I believe that car company executives whose first order of business is to cover their own asses and then shamelessly promote themselves the rest of the time – while bringing absolutely nothing positive to the job at hand – should be encouraged to take that long "break" they keep droning on about in off-the-record moments. Please do us all a favor – and leave now. This assessment certainly isn’t confined to the automobile business by any stretch, because it also plagues corporate America at every turn. 

I believe that a rampant, "let's not offend anyone" mentality taints every decision made by almost every car executive (yes, there are a few brilliant exceptions) working in the business today. And the sniveling backpedaling hasn’t abated one iota over the last two decades, I am sorry to say. If there’s even a hint of reactionary venom directed toward a campaign or an initiative, the time-honored response is to tuck their tails between their legs, do a public mea culpa and then crawl back into the woodwork. Really? All that time, effort, research and money expended was for naught because someone tweeted something that was negative? You arrived at a reasoned decision that made sense for the company and with one discouraging word your convictions go right out the window? This kind of spineless behavior is tedious and wrong (see below). (By the way Lowe’s called, backbones are on special today, Aisle 6.)

I believe that the typical car company executive's reckless and utter disdain for anything the least bit creative or provocative – while at the same time endorsing a process that consistently "dumbs down" the advertising and the product itself with a series of debilitating steps and hand-wringing meetings – directly results in the churning out of an endless stream of cars and trucks that are too often nothing more than monuments to tedium, mediocrity and bad management. Back then I called it "engineering to the lowest common denominator" – and it still stinks today.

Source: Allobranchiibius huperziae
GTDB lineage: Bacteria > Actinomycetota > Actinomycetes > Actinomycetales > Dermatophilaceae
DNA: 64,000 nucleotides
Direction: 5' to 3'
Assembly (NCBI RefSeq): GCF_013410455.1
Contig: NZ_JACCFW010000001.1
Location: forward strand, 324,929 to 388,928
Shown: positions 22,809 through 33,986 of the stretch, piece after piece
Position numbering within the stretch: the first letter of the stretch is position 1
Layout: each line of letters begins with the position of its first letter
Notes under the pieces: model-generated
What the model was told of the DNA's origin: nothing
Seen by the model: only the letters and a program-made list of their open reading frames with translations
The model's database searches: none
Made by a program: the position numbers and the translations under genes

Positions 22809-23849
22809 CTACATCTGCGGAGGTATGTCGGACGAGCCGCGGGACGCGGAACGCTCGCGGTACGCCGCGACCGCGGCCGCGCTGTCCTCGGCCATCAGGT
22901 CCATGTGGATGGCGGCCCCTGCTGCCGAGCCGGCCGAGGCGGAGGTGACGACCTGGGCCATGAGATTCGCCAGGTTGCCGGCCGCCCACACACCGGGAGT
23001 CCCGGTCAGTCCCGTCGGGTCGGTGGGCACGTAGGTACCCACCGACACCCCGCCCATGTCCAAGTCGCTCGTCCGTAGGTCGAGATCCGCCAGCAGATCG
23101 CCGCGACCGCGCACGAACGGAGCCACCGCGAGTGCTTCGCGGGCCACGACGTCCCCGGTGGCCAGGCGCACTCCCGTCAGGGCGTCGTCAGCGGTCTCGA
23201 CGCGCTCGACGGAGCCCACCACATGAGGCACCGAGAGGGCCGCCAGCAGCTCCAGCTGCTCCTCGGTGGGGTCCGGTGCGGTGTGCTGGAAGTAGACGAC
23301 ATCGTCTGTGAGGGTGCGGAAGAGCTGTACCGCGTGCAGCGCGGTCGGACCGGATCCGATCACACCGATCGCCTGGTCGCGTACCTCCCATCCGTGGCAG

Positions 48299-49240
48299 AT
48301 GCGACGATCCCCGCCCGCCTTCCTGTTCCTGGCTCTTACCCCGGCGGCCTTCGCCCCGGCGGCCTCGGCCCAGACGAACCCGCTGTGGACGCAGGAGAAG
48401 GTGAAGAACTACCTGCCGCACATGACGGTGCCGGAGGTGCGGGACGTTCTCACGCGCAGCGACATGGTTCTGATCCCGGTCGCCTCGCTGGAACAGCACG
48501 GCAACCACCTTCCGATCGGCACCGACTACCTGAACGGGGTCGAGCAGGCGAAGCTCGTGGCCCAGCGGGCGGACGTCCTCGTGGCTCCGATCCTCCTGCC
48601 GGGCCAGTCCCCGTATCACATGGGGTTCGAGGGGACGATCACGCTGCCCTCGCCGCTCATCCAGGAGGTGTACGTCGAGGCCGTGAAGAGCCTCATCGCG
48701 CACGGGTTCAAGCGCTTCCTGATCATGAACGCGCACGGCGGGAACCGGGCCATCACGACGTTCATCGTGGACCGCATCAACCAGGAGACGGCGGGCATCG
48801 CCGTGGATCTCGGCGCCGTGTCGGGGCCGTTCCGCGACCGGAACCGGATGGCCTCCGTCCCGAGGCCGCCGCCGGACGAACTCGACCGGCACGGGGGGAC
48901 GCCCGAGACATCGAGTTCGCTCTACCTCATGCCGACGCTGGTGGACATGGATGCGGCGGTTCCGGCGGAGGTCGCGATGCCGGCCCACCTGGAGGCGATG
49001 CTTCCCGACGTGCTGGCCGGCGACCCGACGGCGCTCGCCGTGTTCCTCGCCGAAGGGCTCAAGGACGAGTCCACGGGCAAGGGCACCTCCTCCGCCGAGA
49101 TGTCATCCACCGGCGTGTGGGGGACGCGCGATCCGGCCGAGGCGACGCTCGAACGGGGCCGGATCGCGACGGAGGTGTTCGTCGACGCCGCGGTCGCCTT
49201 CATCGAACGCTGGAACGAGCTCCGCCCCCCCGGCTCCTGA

I believe that politics permeates every decision in the car business down to the very last detail, ensuring that all butts are "covered" and that no one is left "exposed" to any ugly consequences. The business is still populated by people more worried about what their political standing "entitles" them to than about bringing to the table an attitude of "what can I do?" or "how can we make it better?" Accountability? Maybe that can be found in Aisle 6 too.

I believe – and this is etched in stone – that whenever the shit hits the fan and there is the least bit of advertising, marketing or product controversy, a car company will always do the wrong thing, and then turn around and blame the advertising agency or a supplier for their predicament at the drop of a hat. And that’s even more true today.

I believe that the ad agency side of the business has strayed as far away from being a creative environment as you can get, short of working at your average Gas and Suds. In many cases, it has deteriorated into a constant battle between The Wimps and The Twerps, people who are intent on taking over the agency and turning it into a cesspool of "Yes Men" and "Yes Women" who are more concerned with their political futures and the "process" than about working on great advertising and marketing. Advertising agencies have forgotten what their mission is, because they're spending 90% of their time, money, resources and effort on everything else under the sun except actually trying to make great advertising. And I believe that, in most cases, their clients are directly responsible for this revolting development – and that they ultimately get the advertising they deserve because of it. Yes, there are exceptions to this, when brilliant advertising somehow emerges from the Fog of War, but for the most part it is depressingly accurate.

I believe that runaway complacency on both sides (car companies and their ad agencies), combined with an atmosphere corrupted by an absolutely suffocating fear of taking any kind of risk (or standing behind it once you do), is killing the chance to get great work produced. Don’t think that’s the case? Take a look at the dismal state of car advertising today.

I believe that in too many cases in this business bad people are making bad decisions negatively affecting good people who know better, people who have been shuffled off to the side for political "considerations" (i.e., they have a backbone and a point of view – and they're not afraid to share it).